Up-To-Date Book Descriptions
From time to time, the third party that feeds book information to Amazon (mostly .co.uk) seems to get its records in a mess. Here is what it should say:
The topics covered include object technology, object-oriented analysis, object-oriented design, patterns, UML 2 and an introduction to requirements and requirements capture.
From the back cover:
Are you looking for a refreshing and clear perspective on developing software with object technology? Would you like an explicit differentiation of requirements, analysis and design? Do you want to be able to use the UML with maximum effectiveness? If so, this book is for you. John Deacon takes an in-depth, highly pragmatic approach which demonstrates how to lay the foundations for developing the best possible software. He shows the reader how to ensure that the analysis and design remain focused and productive, and presents everything needed to gain a solid, working knowledge of best practices in software development. Object-Oriented Analysis and Design is modern, thorough and easy to understand, and is ideal for undergraduate and postgraduate courses on systems development. With its emphasis on developing typical systems in widely-used object technologies, it is also a text that no professional should be without.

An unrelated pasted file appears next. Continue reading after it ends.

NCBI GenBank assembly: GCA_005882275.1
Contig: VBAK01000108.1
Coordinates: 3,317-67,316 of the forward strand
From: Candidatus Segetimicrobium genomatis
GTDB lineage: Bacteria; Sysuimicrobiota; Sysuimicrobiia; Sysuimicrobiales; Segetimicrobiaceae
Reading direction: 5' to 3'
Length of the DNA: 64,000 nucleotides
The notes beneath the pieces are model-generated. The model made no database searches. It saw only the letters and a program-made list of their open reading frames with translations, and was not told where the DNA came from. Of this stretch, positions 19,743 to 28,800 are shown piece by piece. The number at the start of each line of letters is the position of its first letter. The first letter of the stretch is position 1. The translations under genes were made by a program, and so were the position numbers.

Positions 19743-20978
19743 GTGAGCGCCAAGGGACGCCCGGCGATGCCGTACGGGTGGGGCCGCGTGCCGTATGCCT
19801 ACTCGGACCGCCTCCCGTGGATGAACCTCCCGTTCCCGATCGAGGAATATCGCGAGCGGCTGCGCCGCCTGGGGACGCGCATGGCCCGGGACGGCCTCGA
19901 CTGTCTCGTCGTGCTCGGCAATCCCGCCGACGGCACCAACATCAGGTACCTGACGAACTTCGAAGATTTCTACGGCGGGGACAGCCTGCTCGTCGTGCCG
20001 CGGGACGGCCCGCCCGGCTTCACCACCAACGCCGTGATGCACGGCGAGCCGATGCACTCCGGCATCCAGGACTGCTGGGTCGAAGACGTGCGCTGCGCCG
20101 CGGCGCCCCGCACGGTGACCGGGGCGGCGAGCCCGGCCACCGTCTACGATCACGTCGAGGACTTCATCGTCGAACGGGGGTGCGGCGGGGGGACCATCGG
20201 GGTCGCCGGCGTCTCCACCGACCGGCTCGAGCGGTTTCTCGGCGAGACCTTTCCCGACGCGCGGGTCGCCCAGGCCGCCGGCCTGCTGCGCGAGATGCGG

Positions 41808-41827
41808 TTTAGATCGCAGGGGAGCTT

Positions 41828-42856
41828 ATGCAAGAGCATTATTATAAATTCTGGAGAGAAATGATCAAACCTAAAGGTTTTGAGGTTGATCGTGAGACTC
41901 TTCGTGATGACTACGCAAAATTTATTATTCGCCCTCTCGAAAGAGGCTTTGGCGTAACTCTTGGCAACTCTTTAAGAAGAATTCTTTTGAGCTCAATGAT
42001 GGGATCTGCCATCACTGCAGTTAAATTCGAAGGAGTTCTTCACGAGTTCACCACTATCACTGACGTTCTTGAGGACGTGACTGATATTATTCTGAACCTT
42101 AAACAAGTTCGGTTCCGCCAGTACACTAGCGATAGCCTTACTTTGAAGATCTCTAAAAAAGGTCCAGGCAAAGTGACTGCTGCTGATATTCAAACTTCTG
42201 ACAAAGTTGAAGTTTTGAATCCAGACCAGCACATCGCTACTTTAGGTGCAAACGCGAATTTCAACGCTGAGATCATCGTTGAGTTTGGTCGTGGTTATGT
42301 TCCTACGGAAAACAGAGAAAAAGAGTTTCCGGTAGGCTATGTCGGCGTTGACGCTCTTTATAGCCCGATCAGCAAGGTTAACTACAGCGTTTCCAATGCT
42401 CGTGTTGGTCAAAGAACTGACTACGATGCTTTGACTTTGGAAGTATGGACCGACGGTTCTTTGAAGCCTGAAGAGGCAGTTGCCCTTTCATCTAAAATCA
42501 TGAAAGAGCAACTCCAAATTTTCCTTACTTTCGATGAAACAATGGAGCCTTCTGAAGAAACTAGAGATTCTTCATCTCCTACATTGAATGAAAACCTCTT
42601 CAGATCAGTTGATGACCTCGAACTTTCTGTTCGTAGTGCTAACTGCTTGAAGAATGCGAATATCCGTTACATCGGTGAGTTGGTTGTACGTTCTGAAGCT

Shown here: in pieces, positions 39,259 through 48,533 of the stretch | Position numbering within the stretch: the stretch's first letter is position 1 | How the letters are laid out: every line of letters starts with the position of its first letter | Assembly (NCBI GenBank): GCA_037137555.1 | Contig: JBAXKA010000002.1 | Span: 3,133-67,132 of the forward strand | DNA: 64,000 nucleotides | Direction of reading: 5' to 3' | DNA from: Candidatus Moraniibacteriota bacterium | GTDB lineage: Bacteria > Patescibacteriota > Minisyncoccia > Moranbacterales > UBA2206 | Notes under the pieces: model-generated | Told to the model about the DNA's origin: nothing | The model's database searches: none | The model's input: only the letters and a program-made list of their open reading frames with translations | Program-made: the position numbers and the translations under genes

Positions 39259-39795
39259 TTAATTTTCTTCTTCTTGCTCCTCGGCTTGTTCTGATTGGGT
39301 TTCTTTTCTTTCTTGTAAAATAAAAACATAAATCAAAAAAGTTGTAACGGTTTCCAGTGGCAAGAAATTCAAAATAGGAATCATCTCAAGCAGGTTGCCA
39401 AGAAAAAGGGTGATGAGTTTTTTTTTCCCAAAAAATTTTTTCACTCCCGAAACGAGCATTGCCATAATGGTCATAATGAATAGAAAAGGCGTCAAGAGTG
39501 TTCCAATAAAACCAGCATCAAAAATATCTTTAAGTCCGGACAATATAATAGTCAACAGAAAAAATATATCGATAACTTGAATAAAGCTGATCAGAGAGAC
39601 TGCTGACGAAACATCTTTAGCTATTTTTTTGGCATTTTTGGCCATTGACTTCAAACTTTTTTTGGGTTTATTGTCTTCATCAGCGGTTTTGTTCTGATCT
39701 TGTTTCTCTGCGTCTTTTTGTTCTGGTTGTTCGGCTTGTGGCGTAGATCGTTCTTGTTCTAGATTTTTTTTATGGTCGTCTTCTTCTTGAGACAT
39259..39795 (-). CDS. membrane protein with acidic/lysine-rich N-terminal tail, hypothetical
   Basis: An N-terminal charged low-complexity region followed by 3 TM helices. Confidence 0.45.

The book includes:
John Deacon has over twenty years' teaching experience. He currently teaches commercial training courses in analysis and design and in object technology to organizations including CERN, the high-energy physics institute and creator of the web, as well as companies such as banks and telecommunication providers.
From the inside flap:
Many texts on analysis and design hanker after a bygone age. They suppose that one can still do, and perhaps should still do, Systems Analysis. But in this post-computerization age, we must ask, "What systems?" Many texts on object-oriented analysis believe that only a hazy awareness of the nature of object technology is necessary.
John Deacon's "Object-Oriented
Analysis and Design" re-examines what we require of analysis when
the target is object technology and when we are not just computerizing
an existing clerical system. It also presents a comprehensive coverage
of modern, best practices for object-oriented design; not only covering
well-known topics but including many things often known only to folklore,
newsgroups or FAQs.
(Page Count: 598)
Table of Contents